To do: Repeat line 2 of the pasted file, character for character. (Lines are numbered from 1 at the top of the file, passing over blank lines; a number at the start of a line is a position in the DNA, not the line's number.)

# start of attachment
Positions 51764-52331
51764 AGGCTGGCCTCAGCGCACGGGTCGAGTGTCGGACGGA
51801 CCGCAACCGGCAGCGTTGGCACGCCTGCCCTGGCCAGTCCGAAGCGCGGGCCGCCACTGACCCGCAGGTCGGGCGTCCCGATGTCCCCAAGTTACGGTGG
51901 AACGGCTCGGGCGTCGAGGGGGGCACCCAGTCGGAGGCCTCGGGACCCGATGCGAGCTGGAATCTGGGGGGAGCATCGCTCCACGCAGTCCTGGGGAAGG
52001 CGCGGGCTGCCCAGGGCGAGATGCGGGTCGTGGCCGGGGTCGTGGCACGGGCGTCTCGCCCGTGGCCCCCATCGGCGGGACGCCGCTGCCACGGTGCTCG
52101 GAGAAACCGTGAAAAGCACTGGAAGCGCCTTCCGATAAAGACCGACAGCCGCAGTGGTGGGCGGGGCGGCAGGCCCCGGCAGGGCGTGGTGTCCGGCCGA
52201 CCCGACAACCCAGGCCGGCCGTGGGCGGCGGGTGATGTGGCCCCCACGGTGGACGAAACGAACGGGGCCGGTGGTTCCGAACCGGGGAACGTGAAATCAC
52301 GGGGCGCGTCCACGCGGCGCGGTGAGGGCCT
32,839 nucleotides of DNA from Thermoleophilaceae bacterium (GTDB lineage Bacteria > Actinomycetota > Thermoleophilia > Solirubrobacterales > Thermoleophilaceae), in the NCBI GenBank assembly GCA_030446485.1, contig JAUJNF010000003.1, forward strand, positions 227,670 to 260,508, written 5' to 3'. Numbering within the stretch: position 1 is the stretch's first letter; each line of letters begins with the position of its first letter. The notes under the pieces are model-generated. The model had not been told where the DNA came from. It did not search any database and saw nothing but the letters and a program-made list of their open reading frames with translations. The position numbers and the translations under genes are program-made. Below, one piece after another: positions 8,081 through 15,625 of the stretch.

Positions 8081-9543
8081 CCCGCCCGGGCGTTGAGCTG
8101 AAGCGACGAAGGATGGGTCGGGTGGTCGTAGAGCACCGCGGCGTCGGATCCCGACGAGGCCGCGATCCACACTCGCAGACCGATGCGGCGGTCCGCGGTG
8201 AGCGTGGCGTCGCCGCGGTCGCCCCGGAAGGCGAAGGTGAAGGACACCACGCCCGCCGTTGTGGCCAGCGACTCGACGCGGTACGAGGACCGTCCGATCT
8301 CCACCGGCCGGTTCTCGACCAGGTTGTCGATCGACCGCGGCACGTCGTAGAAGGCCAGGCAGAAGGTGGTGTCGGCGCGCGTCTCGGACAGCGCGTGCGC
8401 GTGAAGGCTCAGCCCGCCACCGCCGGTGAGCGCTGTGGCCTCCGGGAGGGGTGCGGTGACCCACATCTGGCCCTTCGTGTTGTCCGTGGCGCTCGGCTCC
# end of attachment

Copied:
51764 AGGCTGGCCTCAGCGCACGGGTCGAGTGTCGGACGGA